“I started off as a production scriptwriter making the 30-second trailers in between programmes. You learn how to make miniature sequences for TV and you learn how broadcasting works. It was a great experience. I got to train as a director with Granada. I worked on a lot of current affairs and news programmes. I worked on a lot of live TV. I worked in documentaries and I did light entertainment shows.”

John O’Regan who joined RTÉ as a producer/director in 1998, pitched the idea for the popular RTE series Reeling in the Years which is broadcast every Sunday night on RTÉ 1.
John O’Regan who joined RTÉ as a producer/director in 1998, pitched the idea for the popular RTE series Reeling in the Years which is broadcast every Sunday night on RTÉ 1.

The producer moved back to Ireland when he started working with RTÉ in 1998. His RTÉ credits include all six series of Reeling In The Years along with The Late Late Show (2000-01), You’re A Star (2003), and Tubridy Tonight (2004-06).

He said he loves working on Reeling in the Years.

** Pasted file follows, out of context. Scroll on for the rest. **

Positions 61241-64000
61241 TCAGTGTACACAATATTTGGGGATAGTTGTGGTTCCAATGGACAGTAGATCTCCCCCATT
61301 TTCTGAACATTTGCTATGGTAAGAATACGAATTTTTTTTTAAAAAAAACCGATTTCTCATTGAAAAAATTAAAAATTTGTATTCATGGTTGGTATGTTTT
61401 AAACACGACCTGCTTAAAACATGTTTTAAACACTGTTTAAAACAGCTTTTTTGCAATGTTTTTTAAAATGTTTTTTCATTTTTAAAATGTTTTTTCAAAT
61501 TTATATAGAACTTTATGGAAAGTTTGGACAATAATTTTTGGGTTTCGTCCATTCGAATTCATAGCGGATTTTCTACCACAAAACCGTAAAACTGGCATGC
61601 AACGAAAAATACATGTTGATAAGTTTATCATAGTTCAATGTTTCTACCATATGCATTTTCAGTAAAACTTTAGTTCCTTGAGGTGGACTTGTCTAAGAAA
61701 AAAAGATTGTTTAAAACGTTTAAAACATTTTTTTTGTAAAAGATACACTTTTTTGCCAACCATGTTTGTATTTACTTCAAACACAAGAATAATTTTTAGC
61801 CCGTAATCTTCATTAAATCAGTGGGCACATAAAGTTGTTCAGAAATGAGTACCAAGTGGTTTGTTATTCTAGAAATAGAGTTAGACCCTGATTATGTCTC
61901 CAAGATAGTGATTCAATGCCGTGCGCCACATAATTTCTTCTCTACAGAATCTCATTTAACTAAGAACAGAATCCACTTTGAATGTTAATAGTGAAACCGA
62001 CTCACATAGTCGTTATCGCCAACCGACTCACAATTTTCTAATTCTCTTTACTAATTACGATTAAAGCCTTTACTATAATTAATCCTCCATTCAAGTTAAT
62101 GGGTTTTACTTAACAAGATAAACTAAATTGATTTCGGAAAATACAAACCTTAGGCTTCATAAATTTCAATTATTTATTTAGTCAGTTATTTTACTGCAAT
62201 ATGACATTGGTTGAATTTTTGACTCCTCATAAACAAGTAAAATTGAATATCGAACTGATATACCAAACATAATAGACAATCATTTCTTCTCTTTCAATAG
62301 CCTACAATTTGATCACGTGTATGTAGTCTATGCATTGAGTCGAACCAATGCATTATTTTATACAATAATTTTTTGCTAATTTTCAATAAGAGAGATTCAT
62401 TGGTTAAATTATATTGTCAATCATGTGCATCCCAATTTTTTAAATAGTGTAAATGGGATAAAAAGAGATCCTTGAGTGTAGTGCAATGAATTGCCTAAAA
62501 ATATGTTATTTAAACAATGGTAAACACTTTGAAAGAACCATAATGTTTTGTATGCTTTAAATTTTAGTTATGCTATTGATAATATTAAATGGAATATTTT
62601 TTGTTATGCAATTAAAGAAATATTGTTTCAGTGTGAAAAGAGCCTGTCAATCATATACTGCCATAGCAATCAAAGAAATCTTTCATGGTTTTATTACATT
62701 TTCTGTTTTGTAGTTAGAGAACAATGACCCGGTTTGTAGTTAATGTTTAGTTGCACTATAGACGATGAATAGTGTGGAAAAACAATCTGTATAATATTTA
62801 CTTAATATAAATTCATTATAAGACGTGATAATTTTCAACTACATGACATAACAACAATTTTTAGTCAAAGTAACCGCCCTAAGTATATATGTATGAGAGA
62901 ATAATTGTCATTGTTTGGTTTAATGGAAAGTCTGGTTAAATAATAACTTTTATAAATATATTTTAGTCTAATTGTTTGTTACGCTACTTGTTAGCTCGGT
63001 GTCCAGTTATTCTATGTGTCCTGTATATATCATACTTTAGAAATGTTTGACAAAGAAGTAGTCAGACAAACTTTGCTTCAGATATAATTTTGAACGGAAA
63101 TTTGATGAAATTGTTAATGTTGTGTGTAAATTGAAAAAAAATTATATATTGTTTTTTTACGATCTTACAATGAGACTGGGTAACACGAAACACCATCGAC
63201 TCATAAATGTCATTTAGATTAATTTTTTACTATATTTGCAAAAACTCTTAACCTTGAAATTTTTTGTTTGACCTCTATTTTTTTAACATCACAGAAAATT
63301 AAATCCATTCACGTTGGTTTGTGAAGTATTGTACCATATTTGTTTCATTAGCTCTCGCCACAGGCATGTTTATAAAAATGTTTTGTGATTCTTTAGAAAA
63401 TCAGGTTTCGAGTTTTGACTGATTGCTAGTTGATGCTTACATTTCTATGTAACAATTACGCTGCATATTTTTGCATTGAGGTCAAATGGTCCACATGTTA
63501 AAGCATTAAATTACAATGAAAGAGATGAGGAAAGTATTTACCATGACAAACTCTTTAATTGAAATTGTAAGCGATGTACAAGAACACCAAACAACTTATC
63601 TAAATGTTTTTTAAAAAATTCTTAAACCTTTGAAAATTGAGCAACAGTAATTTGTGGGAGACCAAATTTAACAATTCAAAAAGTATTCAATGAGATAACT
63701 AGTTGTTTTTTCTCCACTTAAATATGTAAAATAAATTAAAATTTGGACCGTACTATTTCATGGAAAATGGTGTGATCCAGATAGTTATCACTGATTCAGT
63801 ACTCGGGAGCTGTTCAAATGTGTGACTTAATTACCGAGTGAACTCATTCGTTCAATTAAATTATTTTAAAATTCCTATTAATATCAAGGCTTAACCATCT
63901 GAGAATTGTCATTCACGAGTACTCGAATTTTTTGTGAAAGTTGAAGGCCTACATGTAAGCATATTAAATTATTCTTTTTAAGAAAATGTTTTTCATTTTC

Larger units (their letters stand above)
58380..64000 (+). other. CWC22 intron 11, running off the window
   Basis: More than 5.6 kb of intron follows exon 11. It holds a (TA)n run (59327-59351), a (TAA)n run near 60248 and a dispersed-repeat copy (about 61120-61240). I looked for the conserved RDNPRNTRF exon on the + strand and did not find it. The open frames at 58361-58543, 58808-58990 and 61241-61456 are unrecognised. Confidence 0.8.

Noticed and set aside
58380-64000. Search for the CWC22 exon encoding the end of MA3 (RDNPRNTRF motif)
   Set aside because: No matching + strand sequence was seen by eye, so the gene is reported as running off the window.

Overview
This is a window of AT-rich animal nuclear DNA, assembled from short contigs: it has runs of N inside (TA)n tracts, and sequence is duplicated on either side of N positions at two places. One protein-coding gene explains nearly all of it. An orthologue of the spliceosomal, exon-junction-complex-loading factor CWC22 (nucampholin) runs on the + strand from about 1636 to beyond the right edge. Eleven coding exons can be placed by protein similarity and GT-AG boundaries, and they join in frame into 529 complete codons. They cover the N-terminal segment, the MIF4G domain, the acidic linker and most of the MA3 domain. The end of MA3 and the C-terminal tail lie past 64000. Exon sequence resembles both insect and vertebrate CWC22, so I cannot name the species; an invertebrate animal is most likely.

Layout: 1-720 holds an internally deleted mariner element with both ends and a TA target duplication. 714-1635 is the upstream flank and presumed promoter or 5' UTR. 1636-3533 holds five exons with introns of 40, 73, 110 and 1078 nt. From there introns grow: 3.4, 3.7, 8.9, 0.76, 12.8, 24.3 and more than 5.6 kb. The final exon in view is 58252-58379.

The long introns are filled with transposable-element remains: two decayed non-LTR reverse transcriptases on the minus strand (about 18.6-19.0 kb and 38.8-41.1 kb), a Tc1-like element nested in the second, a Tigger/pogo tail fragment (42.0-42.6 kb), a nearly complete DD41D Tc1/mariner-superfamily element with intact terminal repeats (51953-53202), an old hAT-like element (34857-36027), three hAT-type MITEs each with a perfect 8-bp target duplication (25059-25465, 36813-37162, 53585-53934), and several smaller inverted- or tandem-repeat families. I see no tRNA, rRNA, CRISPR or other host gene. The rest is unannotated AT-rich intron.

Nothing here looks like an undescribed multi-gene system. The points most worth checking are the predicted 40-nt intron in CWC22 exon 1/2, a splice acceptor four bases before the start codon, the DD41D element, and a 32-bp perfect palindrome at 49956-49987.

“The programme resonates with people of all ages. I am amazed at its success. I would never have thought it would endure the way it has. It is very nice to see that people have a real affection for it. People connect with the events. The lack of a presenter and the way we use music is very important to connect events.

“There was a deliberate effort to make it accessible for different generations to watch the show. Children can ask their parents who are remembering the events themselves and grandparents are also on hand to help with any queries. The script and the captions are very important as they give the right amount of context.